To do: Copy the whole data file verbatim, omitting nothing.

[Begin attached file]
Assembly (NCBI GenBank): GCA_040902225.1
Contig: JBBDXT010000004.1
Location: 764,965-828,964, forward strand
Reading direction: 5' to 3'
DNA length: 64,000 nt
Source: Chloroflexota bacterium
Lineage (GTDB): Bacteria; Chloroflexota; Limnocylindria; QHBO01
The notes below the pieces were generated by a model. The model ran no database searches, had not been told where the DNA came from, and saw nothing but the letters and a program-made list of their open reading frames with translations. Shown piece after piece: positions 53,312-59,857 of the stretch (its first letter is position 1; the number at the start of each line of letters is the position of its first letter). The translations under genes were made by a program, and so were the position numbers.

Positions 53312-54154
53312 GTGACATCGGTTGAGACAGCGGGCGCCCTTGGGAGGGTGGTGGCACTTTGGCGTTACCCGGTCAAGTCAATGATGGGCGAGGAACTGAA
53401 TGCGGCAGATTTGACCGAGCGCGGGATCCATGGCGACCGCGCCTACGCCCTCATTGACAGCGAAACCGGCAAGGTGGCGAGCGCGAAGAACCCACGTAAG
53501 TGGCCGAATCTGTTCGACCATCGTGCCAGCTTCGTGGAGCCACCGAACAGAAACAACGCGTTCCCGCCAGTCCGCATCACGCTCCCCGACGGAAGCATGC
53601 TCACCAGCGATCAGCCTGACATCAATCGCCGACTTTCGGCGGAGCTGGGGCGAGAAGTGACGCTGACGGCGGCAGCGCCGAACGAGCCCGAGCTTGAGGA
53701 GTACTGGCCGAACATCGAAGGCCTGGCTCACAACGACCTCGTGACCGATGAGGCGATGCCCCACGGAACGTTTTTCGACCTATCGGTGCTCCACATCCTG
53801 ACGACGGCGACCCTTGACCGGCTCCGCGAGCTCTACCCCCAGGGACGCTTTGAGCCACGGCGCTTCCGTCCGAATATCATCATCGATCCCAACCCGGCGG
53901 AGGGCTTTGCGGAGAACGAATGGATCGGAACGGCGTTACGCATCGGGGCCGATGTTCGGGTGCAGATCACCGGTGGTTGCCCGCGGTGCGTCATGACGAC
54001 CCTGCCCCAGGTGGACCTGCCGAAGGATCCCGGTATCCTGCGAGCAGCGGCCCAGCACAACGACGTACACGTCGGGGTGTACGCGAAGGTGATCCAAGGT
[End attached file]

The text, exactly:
Assembly (NCBI GenBank): GCA_040902225.1
Contig: JBBDXT010000004.1
Location: 764,965-828,964, forward strand
Reading direction: 5' to 3'
DNA length: 64,000 nt
Source: Chloroflexota bacterium
Lineage (GTDB): Bacteria; Chloroflexota; Limnocylindria; QHBO01
The notes below the pieces were generated by a model. The model ran no database searches, had not been told where the DNA came from, and saw nothing but the letters and a program-made list of their open reading frames with translations. Shown piece after piece: positions 53,312-59,857 of the stretch (its first letter is position 1; the number at the start of each line of letters is the position of its first letter). The translations under genes were made by a program, and so were the position numbers.

Positions 53312-54154
53312 GTGACATCGGTTGAGACAGCGGGCGCCCTTGGGAGGGTGGTGGCACTTTGGCGTTACCCGGTCAAGTCAATGATGGGCGAGGAACTGAA
53401 TGCGGCAGATTTGACCGAGCGCGGGATCCATGGCGACCGCGCCTACGCCCTCATTGACAGCGAAACCGGCAAGGTGGCGAGCGCGAAGAACCCACGTAAG
53501 TGGCCGAATCTGTTCGACCATCGTGCCAGCTTCGTGGAGCCACCGAACAGAAACAACGCGTTCCCGCCAGTCCGCATCACGCTCCCCGACGGAAGCATGC
53601 TCACCAGCGATCAGCCTGACATCAATCGCCGACTTTCGGCGGAGCTGGGGCGAGAAGTGACGCTGACGGCGGCAGCGCCGAACGAGCCCGAGCTTGAGGA
53701 GTACTGGCCGAACATCGAAGGCCTGGCTCACAACGACCTCGTGACCGATGAGGCGATGCCCCACGGAACGTTTTTCGACCTATCGGTGCTCCACATCCTG
53801 ACGACGGCGACCCTTGACCGGCTCCGCGAGCTCTACCCCCAGGGACGCTTTGAGCCACGGCGCTTCCGTCCGAATATCATCATCGATCCCAACCCGGCGG
53901 AGGGCTTTGCGGAGAACGAATGGATCGGAACGGCGTTACGCATCGGGGCCGATGTTCGGGTGCAGATCACCGGTGGTTGCCCGCGGTGCGTCATGACGAC
54001 CCTGCCCCAGGTGGACCTGCCGAAGGATCCCGGTATCCTGCGAGCAGCGGCCCAGCACAACGACGTACACGTCGGGGTGTACGCGAAGGTGATCCAAGGT